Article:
Re not used to you being that way. It's, a really tough transition. (. Emma ) Yeah, yeah and just relationships they're. Just I don't know they're complicated and ( Carly ) Always. ( Emma ) Yeah, pretty much so well.

Let's. Talk about people pleasing.! How do you know how do you know if you have a people pleasing problem? How do you know if you're like a people, pleaser (, Carly ), That's, a really good question.? I have some people that, especially in like the culture that I work in here in Utah there's, a lot of kind of like that expectation that you're, always supposed to be like really happy and like doing service for everybody And never feeling resentful and it's very much like stay upbeat like positive vibes.

Only and so people think that that's kind of the norm like & # 39, I'm supposed to be this way'and & # 39. If I'm, not that way that I'm selfish & # 39, and so I have to work with a lot of my clients at first to kind of convince them that they're people pleasers.

Because for a lot of them, this is something they've been doing their entire lives, and so it's just so normal to them, but we always start with talking about okay like, but how does trying to do all of these Things for everybody else get in the way of like you taking care of you.

Are you like breaking promises to other people at the drop of the hat, to make somebody else happy? Do you feel like you're bending over backwards? Are you developing resentment in your relationships, Because that's, a really big sign that you're, like stuck in some people, pleasing patterns.

, A lot of like oh, my gosh, like most of my clients, will come in and tell me & # 39, I feel so overwhelmed by the amount of things that I have on my plate'& # 39. I'm just so tired. All the time'& # 39.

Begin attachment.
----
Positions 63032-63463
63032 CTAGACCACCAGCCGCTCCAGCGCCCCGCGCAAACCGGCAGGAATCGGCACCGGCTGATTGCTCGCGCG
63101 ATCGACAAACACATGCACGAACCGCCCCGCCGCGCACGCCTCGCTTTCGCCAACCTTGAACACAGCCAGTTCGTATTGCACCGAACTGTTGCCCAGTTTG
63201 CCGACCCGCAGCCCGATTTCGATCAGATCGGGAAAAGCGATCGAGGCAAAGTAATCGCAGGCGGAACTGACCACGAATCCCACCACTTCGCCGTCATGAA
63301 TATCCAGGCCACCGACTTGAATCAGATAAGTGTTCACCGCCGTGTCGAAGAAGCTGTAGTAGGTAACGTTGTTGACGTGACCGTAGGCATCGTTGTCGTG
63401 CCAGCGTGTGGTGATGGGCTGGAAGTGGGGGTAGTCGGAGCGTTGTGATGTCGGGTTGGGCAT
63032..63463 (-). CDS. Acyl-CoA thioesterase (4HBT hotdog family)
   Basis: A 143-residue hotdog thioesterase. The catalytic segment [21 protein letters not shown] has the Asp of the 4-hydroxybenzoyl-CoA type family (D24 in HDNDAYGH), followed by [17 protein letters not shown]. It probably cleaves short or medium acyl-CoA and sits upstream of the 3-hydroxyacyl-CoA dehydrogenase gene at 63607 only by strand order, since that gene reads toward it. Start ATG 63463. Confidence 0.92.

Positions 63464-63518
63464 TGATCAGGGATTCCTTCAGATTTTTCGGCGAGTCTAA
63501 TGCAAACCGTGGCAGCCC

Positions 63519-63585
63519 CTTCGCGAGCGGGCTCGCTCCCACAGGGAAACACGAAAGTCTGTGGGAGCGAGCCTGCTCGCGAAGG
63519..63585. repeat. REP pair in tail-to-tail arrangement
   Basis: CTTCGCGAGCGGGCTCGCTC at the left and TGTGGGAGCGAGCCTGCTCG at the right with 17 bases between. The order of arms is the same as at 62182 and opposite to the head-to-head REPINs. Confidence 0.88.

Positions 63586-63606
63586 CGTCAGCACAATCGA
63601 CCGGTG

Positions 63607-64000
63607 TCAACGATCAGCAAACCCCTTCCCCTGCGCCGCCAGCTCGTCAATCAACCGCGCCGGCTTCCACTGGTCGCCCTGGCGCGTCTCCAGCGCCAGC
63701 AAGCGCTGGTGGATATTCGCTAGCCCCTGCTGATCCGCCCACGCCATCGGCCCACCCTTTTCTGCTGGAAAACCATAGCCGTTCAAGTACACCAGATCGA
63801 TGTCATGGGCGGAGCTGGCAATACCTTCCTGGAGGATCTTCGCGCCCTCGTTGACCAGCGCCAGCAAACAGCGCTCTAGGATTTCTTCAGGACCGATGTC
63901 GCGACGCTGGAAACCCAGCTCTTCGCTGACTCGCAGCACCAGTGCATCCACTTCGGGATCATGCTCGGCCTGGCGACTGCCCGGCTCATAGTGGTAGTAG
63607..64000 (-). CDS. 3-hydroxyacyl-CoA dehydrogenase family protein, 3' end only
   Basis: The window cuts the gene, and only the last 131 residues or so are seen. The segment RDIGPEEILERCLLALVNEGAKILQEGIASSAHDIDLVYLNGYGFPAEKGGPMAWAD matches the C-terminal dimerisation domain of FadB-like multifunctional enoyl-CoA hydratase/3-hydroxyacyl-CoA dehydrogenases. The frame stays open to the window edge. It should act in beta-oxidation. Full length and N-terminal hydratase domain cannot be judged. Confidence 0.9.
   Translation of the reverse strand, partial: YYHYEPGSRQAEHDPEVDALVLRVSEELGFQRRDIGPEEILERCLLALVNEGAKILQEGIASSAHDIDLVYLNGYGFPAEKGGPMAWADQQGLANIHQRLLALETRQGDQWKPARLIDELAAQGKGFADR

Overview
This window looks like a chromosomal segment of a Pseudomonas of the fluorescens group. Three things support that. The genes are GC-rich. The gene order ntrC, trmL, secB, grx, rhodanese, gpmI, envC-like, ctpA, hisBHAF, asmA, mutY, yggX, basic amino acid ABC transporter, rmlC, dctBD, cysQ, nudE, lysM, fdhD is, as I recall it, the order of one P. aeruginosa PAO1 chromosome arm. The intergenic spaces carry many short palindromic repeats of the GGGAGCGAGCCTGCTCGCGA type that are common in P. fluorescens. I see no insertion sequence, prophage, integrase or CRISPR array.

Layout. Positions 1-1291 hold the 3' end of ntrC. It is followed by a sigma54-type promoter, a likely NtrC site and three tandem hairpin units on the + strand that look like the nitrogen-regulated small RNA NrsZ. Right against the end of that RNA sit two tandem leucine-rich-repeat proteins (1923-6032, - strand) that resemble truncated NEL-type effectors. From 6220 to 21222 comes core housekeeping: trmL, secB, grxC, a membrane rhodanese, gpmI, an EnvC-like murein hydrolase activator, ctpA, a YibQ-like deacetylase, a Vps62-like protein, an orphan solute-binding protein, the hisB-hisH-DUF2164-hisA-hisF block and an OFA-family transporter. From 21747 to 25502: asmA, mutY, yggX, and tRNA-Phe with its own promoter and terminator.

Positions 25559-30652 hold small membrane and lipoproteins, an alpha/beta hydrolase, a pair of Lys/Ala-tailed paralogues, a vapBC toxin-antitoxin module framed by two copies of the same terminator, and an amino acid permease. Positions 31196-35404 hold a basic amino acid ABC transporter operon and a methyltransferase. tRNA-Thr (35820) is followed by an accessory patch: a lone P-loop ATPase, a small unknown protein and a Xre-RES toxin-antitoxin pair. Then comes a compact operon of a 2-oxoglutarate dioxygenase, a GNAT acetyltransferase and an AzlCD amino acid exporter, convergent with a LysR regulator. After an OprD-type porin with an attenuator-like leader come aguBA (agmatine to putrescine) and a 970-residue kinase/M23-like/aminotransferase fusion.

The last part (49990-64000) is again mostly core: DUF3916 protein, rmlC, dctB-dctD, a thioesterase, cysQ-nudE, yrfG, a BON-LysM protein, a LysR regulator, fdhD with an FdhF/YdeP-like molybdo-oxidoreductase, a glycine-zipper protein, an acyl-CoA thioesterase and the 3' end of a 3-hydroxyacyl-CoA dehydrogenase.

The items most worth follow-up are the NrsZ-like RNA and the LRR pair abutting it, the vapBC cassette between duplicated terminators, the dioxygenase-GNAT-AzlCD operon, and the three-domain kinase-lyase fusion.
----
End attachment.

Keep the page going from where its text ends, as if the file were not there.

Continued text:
I'm, so stressed all the time'& # 39. I'm, so exhausted all the time'and it's because they're, trying to do too much and they're trying to do too much for too many people.. They're, trying to be everything for everyone, and it just becomes so exhausting, and a lot of that stems from like & # 39.

I feel like I have to be something'right & # 39. I have to be doing all of these things to make people happy for them to like me or love me & # 39, So another one of those signs is, if you feel like people are only going to love you, if you do things for them, if You act in a certain way or agree to everything that they say if you feel like you have to change, who you are to get acceptance.

( Emma ), Like love, is conditional upon me performing in the perfect way, and I'm, not going To be loved, which I mean really, it leaves people feeling really insecure. If you have that people-pleasing mindset.

(, Carly, ) Yeah, and it keeps you on a tightrope.. I think that's, the imagery that I find the most with people who struggle with people pleasing is that & # 39. Everything that I do has to be so finely calibrated and so finely tuned that & # 39.

If I make somebody happy like the relationship is done'or unhappy, that was totally backwards. & # 39. If I make somebody unhappy'( Emma ), I knew what you were: saying. (, Carly ) & # 39. If I say & quot no & quot, if I say & quot, no & quot, then like that's, the destruction of a relationship & # 39, and so it's.

Just this constant rigidity, I always think about it like when you like, strum, a guitar string like it's, so tightly strung that it just vibrates, and I think that's. The emotional feeling that a lot of my people pleasers have is that there's, just this constant, anxious vibration of worry that & # 39.